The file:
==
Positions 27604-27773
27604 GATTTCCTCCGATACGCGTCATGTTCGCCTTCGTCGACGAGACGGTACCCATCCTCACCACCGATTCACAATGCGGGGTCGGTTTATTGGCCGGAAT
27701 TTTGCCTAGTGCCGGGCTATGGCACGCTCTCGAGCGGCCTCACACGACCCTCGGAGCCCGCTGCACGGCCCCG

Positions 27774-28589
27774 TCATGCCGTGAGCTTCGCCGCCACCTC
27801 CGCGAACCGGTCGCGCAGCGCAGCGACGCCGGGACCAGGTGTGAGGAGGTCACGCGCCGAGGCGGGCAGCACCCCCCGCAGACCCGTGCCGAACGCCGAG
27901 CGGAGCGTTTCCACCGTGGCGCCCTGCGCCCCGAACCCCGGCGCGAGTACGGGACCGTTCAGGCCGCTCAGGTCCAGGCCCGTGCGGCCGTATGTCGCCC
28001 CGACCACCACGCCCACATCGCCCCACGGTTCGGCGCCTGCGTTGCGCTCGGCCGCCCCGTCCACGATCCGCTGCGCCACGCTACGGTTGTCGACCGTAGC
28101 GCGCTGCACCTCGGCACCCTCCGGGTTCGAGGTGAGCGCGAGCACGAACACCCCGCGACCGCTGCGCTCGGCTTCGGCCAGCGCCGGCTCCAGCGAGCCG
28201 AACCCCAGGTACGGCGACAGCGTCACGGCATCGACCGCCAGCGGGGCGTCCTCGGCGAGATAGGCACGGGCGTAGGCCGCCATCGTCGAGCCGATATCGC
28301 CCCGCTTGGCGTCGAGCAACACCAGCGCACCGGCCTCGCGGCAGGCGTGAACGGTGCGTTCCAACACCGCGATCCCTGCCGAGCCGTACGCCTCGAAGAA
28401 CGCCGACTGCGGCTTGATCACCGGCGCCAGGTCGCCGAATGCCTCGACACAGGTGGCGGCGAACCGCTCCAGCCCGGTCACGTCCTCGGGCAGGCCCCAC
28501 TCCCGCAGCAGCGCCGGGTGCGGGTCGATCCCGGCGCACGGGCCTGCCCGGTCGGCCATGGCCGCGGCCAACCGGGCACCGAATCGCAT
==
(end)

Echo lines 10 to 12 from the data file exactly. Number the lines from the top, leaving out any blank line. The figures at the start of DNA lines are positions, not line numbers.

28201 AACCCCAGGTACGGCGACAGCGTCACGGCATCGACCGCCAGCGGGGCGTCCTCGGCGAGATAGGCACGGGCGTAGGCCGCCATCGTCGAGCCGATATCGC
28301 CCCGCTTGGCGTCGAGCAACACCAGCGCACCGGCCTCGCGGCAGGCGTGAACGGTGCGTTCCAACACCGCGATCCCTGCCGAGCCGTACGCCTCGAAGAA
28401 CGCCGACTGCGGCTTGATCACCGGCGCCAGGTCGCCGAATGCCTCGACACAGGTGGCGGCGAACCGCTCCAGCCCGGTCACGTCCTCGGGCAGGCCCCAC